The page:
The shell command has been adjusted a little, so that the results buffer is no longer cluttered with the command that was run.

The way you activate Klipper synchronization has been centralized and simplified. You now simply set “clipboard.external klipper”, instead of setting each clipboard-related key mapping. Along with this change, xclip support was added. This will let non-KDE users synchronize their X clipboard with Diakonos.

Sessions have been improved a bit: Cursor position is now saved, and Diakonos also remembers which was the current buffer when restoring a session.

Basic pair highlighting and jumping was added. Matching brackets are now highlighted, and you can press Alt-{ to jump to a match.

Dynamic prefix expansion was added. With this feature, you can complete long words — good for those of us who don’t like to type a lot. Type the beginning of a long variable name, or such, then press Alt-E. Diakonos will complete the word using a word found in the open buffers (the most frequently used one). Press Alt-E more times to cycle through all the matches. Here is a screencast which shows this feature in action:

Here is the full changelog for this version:

  • Ruby version 1.9+ now required. (Ruby 1.8 support dropped)
  • Added go_to_char (Alt-N).
  • Added go_to_char_previous (Alt-P).
  • shell command now shows executed command on interaction line.
  • shell command is now interruptible.
  • Klipper synchronization now a single setting (clipboard.external klipper).
  • Added xclip support.
  • Cursor and viewport positions now saved in and restored from sessions.
  • Current buffer number now saved in sessions.
  • Fixed context line.
  • Textual indication of no shell results now given.
  • Added basic pair (bracket) highlighting.
  • Added go_to_pair_match (Alt-Shift-[).
  • Fixed chmodding in installer.
  • Undo and redo now actually compare file contents to set “modified” flag.
  • Added support for a special ‘all’ language, whose formats apply no matter the current language.
  • Added dynamic prefix expansion (Alt-E).

Report any bugs here, or come visit me in IRC!

Share/Save/Bookmark

Related posts:

  1. Diakonos - version 0.8.5
  2. Diakonos - version 0.8.7
  3. Diakonos - version 0.8.4

Syndicated 2009-06-24 04:09:13 from Catholicism Computes

Diakonos - version 0.8.9

Version 0.8.9 of Diakonos is now available.

This release is primarily an internal refactor release. The only changes visible to the user are bug fixes. These include improvements to the installer, and vastly improved handling of X windows pasting. No more brutally slow terminal pasting!

The changes are listed in greater detail in the changelog:

  • Put interaction timer only on first stale session prompt, not any after that.
  • Changed all function names from camelCase to snake_case.
  • Added –help-dir switch to installer.
  • Fixed some issues with installer.
  • Changed delete_to_and_from to always assume given character is the left side character when matching pairs.
  • Fixed a line number display bug.
  • X windows pasting handled much better now.
  • Numerous internal refactorings and reorganizations.
  • Accepted patches from Decklin Foster.

Report any bugs here, or come visit me in IRC!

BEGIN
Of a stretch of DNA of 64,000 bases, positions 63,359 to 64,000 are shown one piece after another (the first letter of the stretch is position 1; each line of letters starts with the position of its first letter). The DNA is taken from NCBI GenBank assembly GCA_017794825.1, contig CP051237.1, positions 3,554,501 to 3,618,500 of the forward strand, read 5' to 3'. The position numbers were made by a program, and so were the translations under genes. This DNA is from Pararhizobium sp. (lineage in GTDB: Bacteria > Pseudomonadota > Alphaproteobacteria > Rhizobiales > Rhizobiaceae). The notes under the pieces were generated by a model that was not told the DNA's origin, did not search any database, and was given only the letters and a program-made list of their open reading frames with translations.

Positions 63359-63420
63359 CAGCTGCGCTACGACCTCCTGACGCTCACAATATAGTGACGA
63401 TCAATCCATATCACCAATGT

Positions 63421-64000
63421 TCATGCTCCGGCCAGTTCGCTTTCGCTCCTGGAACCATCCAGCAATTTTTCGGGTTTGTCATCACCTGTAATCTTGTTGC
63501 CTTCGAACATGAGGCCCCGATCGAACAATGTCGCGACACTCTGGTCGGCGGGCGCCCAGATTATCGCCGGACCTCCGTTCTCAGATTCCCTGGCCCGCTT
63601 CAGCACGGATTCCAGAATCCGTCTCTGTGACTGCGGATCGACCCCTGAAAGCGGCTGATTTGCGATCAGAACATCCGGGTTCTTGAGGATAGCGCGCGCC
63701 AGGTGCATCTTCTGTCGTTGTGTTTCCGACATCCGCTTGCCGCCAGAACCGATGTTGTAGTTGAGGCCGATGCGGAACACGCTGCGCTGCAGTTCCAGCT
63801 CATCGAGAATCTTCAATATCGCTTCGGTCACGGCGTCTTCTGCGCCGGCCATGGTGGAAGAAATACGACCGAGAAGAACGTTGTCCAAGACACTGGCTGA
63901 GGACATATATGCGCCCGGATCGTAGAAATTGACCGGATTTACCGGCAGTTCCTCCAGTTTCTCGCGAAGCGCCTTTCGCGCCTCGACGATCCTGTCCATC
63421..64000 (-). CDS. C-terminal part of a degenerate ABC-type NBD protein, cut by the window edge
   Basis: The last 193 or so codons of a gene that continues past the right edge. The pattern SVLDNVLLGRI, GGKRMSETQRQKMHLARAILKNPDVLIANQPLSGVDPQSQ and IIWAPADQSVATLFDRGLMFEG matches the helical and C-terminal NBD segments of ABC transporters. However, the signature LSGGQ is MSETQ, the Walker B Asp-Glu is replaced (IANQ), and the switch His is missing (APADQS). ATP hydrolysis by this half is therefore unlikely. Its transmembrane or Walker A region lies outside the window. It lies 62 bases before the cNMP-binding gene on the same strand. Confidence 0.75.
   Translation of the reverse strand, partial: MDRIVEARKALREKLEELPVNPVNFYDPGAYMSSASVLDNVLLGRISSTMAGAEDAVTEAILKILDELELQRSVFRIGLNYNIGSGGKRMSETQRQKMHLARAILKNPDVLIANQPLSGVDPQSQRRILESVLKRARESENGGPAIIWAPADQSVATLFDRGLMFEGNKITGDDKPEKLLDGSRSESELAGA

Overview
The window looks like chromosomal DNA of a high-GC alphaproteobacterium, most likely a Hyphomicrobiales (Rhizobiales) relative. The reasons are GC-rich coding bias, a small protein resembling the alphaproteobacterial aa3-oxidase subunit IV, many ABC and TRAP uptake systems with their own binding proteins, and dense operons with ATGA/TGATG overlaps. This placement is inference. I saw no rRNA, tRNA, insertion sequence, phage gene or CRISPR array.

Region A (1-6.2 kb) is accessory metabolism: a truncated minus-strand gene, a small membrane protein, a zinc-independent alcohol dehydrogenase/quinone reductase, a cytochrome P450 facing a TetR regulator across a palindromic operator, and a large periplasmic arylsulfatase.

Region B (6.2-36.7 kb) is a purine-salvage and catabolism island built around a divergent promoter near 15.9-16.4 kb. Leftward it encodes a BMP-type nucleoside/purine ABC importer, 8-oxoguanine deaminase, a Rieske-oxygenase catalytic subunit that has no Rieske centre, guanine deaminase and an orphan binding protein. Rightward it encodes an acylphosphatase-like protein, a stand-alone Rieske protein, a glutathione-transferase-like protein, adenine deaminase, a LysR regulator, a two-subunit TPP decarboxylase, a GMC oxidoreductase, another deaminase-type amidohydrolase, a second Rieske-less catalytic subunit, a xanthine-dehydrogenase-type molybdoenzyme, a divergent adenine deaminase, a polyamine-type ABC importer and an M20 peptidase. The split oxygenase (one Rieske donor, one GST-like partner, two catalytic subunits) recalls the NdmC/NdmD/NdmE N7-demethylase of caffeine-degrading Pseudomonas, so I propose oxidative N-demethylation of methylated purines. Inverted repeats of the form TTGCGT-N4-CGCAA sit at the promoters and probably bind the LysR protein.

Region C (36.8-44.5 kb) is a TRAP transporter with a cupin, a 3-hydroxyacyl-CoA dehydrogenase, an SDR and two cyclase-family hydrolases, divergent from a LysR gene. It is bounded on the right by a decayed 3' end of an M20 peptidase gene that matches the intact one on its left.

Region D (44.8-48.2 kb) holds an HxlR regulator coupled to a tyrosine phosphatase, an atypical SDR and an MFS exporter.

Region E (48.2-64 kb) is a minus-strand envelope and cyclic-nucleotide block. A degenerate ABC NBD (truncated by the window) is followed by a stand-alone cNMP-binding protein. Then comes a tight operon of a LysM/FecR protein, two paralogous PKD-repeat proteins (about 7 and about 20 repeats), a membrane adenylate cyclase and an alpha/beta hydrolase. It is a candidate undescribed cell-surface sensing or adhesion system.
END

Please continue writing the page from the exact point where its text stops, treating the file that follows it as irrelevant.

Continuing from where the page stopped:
Share/Save/Bookmark

Related posts:

  1. Diakonos - version 0.8.8
  2. Diakonos - version 0.8.6
  3. Diakonos - version 0.8.7

Syndicated 2009-06-14 19:37:04 from Catholicism Computes

Beethoven - Für Elise

The very popular Bagatelle in A minor by Beethoven, commonly known as Für Elise.

Read more about my piano recording series here.

Share/Save/Bookmark

Related posts:

  1. Beethoven - Sonata in C minor, Op. 13, 2nd movement
  2. Chopin - Waltz Op. 64 No. 2 in C# minor
  3. Chopin - Waltz Op. 69 No. 1 in Ab major

Syndicated 2009-06-13 14:33:03 from Catholicism Computes

Ramaze vs. Rails: Battle of the default templating engines

Someone asked recently on the Ramaze mailing list:

Is Etanni a performance improvement over ERB? I’m just converting a site over to Ramaze and I’m wondering if it’d be worthwhile to convert my ERB tags to Etanni tags? :)

manveru promptly replied:

ERB is a lot larger, and does a lot more, but usually you don’t use that functionality. Etanni consists of a single regular expression substitution and should be faster than just about any other templating engine around, the whole core source of Etanni is around 4 lines.

So yes, i suggest you use Etanni instead of ERB :)

He also quickly wrote up some benchmarking code to substantiate his claims, and then enlisted me to solidify matters. I used his code as a base, and ran the same engine test code through better-benchmark. I put the benchmarking code up as a gist. The full results are embedded as a comment at the end of the gist. Here is a summary:

Template type Etanni faster
than ERb by
Just HTML (no templating) 38.3%
In-template loop with expression interpolation 20.7%
Ruby expression evaluation 43.9%

Based on the results of this little test we might conclude: If rendering speed is a concern, but you also want to just stick with your framework’s default engine to minimize gem dependencies, go with Ramaze. :)

Share/Save/Bookmark

Related posts:

  1. Rails’ memoization is not always faster
  2. Ramaze by Example - Part 4: View
  3. Ruby on Rails - Steering Is Futile

Syndicated 2009-06-02 16:14:53 from Catholicism Computes

13 older entries...

New Advogato Features

New HTML Parser: The long-awaited libxml2 based HTML parser code is live. It needs further work but already handles most markup better than the original parser.

Keep up with the latest Advogato features by reading the Advogato status blog.

If you're a C programmer with some spare time, take a look at the mod_virgule project page and help us with one of the tasks on the ToDo list!